While the Johnson Institute is one of the premiere sites in the nation for the study of the modern civil rights movement, we also seek to foster a public dialogue on all aspects of African American life and culture within the expanding framework of the African diaspora. The richness and complexity of Johnson’s own life calls us to this vital and urgent work. In the tradition of call and response, a distinctive element in Black music and culture, the Johnson Institute cannot be what it aspires to be unless you participate. We wish to be in dialogue with you, and invite you to join our expanding circle of scholarship and social advocacy.
Rudolph P. Byrd, Director | Bio Goodrich C. White Professor of American Studies in the Graduate Institute of the Liberal Arts and the Department of African American Studies at Emory University
Calinda N. Lee Associate Director for Programs and Development Adjunct Faculty Member, Graduate Institute of the Liberal Arts
Educated at Spelman College, New York University and Emory University, Calinda N. Lee is the Assistant Director for Research and Development at the Johnson Institute. She is a student and scholar of the black experience, with particular attention to the lives of African American women in the 20th and 21st centuries. She is currently working on a book project entitled Creating the Pleasant View: The Impact of Gender, Race, and Class on Suburbanization, which investigates the role that African Americans had on creating suburban identities and communities in the post-WWII era. She is also especially interested in the ways that people of African descent relate and interpret their experiences for wider publics. This has led to extensive work in the field of public history in both the United States and abroad. At present, Dr. Lee is considering the efforts of community-based museums in both the United States and South Africa; she is focusing on institutions that seek to use historical inquiry and display to produce transformative social awareness and action. Her teaching areas include US urban and suburban history, African American experience, comparative Africana histories, women and gender, and public history, with particular emphasis on museums.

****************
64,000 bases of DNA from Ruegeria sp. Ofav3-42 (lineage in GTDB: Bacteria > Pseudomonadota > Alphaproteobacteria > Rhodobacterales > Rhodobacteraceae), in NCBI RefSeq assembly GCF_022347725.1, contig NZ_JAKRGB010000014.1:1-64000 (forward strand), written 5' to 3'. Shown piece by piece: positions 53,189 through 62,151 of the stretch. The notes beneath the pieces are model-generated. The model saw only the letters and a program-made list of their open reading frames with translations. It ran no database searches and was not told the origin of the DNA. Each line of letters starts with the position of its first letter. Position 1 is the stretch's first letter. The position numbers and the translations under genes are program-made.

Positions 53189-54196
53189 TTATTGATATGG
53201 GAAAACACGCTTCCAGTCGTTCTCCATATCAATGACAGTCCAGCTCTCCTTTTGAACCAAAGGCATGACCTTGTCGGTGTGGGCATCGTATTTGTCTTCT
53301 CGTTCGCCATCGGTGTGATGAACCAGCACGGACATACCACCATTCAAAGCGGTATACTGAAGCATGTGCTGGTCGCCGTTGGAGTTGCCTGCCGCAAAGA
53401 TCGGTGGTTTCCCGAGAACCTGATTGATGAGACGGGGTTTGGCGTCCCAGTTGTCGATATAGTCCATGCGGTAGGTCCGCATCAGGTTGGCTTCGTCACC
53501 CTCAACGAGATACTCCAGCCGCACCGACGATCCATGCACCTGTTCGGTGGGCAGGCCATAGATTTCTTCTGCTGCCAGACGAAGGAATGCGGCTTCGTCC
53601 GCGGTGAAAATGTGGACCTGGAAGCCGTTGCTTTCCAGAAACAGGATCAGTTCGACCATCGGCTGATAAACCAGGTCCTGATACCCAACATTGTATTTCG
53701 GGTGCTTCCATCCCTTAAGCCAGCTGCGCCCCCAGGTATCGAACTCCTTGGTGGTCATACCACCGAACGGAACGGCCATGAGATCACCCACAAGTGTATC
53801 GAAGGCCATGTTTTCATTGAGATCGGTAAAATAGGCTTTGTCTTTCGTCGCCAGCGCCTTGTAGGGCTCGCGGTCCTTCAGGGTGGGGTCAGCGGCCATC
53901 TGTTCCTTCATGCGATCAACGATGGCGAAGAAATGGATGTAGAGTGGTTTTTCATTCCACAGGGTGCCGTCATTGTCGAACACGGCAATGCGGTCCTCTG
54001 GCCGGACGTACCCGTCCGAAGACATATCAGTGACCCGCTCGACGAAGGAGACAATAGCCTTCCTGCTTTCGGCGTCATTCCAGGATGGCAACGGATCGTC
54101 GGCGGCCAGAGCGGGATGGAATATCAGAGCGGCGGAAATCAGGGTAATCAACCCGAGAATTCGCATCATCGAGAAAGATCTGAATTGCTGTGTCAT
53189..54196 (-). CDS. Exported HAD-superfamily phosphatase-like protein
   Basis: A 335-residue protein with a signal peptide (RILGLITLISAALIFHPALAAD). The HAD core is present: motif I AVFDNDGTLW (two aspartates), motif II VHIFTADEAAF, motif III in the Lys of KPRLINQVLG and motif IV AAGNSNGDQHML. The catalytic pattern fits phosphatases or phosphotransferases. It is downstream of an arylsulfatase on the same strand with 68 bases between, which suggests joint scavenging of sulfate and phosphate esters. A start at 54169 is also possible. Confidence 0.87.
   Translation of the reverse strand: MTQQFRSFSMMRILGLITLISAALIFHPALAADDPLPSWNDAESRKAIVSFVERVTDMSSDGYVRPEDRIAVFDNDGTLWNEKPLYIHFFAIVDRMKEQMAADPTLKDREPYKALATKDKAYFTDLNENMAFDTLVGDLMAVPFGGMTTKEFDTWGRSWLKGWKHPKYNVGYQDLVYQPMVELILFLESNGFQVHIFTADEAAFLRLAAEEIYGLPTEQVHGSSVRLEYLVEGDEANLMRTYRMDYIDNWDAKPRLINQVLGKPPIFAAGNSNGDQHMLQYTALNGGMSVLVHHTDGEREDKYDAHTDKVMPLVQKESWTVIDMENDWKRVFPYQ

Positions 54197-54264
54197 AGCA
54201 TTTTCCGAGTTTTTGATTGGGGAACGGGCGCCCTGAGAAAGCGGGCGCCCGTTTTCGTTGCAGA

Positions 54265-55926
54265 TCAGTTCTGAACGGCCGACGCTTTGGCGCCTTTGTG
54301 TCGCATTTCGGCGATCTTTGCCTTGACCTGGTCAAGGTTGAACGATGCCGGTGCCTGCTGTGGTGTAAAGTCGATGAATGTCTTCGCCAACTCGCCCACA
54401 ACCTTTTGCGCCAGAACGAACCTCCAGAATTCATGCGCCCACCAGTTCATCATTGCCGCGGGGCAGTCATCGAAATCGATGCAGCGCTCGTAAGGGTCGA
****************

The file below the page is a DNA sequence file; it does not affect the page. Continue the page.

Dr. Lee joined the staff of the James Weldon Johnson Institute in the summer of 2008, after developing significant experience in both the academic and non-profit communities. Within the academy, Dr. Lee has held teaching and administrative positions at Loyola University Chicago and Spelman College. In the non-profit arena, she has worked with institutions such as the Albuquerque Museum, the Reginald Lewis Museum for African American Life and History, the African American Civil War Memorial, the Joint Center for Political and Economic Studies, and the National Black Arts Festival. It is her deep belief that scholarship must be intimately linked with community service to reach its highest efficacy.
Dr. Lee is the author of several articles on African American history and has lectured extensively and broadly on this subject. She has also written and given workshops on nonprofit management issues, and participated in the planning and implementation of numerous museum exhibitions. She serves on the Council of the International Oral History Association, and also has served on leadership boards of both nonprofit organizations and scholarly associations.
Dorcas Ford Jones Program Administrative Assistant
Dorcas Ford Jones is the program administrative assistant for the Johnson Institute. Born and reared on Chicago’s Southside, Ms. Ford Jones earned a baccalaureate from Emory University where she majored in African American Studies. Prior to joining the staff of the Johnson Institute, she held an appointment as a program administrative assistant in the Candler School of Theology of Emory University in the Biblical Studies Department, the Black Church Studies Program and the Women in Theology Program. Ms. Ford Jones is also an instructor with the General Missionary Baptist Convention of Georgia’s State Congress of Christian Education.